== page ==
Attack Presentation

FIRAZYR is indicated for the treatment of acute attacks of hereditary angioedema (HAE) in adults 18 years of age and older.
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HAE attacks

HAE is characterized by unpredictable, recurrent, and sometimes painful edema attacks that can affect extremities, genitals, the face, gastrointestinal (GI) tract and upper airways. They are generally categorized according to anatomical site as cutaneous, abdominal or laryngeal. The symptoms of each attack type are listed below.1,2

Attacks: Cutaneous

Photo of a woman before and during a facial hereditary angioedema (HAE) attack.
  • Typically affects face, extremities and genitals2
  • Can be disabling and disfiguring at the time of the attack2
  • Facial swelling can extend to laryngeal edema3*

*According to a survey of 158 patients

Photos courtesy of US Hereditary Angioedema Association.

Attacks: Abdominal

Photo of a woman before and during an abdominal hereditary angioedema (HAE) attack.
  • May present with symptoms varying from mild discomfort to severe abdominal pain accompanied by vomiting and/or diarrhea2
  • Diagnostic uncertainty contributes to unnecessary surgeries2

Photos courtesy of US Hereditary Angioedema Association.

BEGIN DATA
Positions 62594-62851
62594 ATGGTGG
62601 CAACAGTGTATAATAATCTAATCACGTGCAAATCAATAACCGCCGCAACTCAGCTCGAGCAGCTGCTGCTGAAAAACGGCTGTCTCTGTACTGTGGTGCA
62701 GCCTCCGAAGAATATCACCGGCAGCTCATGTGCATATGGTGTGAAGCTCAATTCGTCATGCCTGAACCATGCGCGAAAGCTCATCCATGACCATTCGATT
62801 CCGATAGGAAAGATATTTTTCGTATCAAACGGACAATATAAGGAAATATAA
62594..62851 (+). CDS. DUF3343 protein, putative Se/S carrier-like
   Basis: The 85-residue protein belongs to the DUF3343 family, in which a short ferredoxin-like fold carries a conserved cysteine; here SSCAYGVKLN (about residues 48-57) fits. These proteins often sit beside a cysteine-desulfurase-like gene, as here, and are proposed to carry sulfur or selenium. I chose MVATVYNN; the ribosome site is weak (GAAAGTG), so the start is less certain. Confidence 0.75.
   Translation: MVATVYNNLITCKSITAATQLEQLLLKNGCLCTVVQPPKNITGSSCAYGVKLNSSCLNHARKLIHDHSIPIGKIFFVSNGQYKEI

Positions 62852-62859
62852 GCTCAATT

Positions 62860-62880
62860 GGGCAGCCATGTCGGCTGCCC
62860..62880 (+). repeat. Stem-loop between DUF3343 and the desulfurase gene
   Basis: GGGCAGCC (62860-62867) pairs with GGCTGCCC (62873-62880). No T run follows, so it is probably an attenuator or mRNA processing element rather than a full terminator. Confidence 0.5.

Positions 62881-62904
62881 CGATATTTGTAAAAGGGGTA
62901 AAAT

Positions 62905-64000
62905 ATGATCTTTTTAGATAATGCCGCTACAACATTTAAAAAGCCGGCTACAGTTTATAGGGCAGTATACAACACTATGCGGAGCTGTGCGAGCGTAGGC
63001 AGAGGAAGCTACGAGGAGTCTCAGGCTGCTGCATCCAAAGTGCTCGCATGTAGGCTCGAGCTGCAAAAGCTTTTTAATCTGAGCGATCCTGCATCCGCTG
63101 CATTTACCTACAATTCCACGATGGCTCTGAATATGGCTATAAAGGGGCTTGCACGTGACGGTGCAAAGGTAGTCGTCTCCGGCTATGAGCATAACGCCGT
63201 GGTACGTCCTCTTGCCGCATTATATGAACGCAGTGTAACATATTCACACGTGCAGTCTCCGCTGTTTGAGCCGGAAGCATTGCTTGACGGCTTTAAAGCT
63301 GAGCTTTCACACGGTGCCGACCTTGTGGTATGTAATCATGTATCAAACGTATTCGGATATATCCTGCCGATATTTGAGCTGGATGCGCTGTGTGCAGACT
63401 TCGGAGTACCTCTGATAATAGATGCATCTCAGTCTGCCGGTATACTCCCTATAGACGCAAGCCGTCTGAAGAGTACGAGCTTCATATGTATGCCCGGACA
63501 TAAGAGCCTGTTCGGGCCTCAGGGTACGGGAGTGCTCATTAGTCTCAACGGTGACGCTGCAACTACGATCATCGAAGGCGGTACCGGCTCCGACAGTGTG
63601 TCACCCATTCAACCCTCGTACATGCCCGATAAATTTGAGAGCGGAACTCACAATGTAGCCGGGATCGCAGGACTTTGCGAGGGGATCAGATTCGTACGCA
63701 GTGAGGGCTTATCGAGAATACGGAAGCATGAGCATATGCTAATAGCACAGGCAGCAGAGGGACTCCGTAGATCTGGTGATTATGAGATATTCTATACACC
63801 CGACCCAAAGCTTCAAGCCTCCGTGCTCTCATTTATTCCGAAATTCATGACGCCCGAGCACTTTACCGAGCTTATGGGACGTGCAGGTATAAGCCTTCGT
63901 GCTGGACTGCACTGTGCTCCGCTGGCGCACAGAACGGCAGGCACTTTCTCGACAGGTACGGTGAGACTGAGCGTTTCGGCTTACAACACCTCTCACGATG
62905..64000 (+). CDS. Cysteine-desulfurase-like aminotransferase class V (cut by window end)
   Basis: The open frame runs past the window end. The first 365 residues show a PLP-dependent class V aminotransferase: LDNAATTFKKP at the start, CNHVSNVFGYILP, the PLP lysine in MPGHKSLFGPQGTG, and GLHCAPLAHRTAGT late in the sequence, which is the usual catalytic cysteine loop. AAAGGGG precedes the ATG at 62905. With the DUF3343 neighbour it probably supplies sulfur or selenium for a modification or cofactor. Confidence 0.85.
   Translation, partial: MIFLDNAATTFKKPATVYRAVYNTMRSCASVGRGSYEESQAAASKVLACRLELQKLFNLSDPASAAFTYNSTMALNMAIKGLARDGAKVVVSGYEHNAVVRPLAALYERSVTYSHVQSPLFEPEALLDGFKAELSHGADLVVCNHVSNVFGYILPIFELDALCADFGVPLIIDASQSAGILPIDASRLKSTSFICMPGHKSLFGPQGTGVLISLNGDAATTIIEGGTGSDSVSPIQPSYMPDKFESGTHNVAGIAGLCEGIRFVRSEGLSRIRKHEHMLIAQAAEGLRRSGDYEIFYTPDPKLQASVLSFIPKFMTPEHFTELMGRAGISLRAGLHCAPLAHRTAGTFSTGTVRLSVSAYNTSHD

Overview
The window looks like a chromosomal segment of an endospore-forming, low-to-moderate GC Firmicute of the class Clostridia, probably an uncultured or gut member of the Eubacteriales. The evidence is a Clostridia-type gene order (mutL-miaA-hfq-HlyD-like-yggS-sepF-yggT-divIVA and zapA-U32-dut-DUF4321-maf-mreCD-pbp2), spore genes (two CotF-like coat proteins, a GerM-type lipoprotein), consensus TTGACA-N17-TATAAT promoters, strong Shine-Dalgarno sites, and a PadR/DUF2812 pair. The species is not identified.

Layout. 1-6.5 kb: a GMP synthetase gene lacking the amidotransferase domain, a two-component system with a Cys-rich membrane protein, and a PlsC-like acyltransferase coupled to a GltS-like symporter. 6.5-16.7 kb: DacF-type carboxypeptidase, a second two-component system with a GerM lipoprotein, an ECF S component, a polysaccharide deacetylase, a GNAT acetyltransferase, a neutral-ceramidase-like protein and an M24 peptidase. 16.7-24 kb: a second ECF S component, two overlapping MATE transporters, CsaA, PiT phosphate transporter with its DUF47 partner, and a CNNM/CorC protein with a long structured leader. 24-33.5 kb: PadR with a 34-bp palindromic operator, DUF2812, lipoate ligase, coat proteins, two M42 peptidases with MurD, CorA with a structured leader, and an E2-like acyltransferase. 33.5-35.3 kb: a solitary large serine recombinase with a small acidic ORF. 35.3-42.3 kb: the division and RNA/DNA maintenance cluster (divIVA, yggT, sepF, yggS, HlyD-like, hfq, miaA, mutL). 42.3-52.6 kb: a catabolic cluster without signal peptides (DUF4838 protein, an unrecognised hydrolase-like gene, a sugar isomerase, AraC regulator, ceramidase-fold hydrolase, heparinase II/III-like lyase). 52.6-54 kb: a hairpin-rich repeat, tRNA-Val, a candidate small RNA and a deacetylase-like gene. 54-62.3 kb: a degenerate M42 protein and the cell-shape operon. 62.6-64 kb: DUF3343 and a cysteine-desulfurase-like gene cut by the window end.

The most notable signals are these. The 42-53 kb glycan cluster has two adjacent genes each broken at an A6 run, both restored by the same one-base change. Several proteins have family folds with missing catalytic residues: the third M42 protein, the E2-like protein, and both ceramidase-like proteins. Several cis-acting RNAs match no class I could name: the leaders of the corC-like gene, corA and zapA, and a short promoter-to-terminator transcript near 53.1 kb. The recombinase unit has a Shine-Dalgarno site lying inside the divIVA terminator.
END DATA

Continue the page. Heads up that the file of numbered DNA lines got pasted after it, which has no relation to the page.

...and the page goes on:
Attacks: Laryngeal

Photo of a woman before and during a laryngeal hereditary angioedema (HAE) attack.
  • Approximately 50% of patients may suffer a laryngeal attack in their lifetime3*
  • These can cause death by asphyxiation, even with no history of laryngeal involvement4

*In a survey of 209 patients

Photos courtesy of Bas M, et al. Allergy. 2006;61(12):1490-1492.

The site at which the HAE attack occurs varies among patients. Some patients experience simultaneous or closely spaced abdominal and cutaneous involvement.2

In a retrospective analysis of 209 patients presenting with symptoms of HAE, 96% of patients experienced cutaneous edema, including facial swelling; 93% had recurrent abdominal attacks; approximately 52% had laryngeal attacks (the total number of laryngeal attacks represented 0.9% of all attacks).3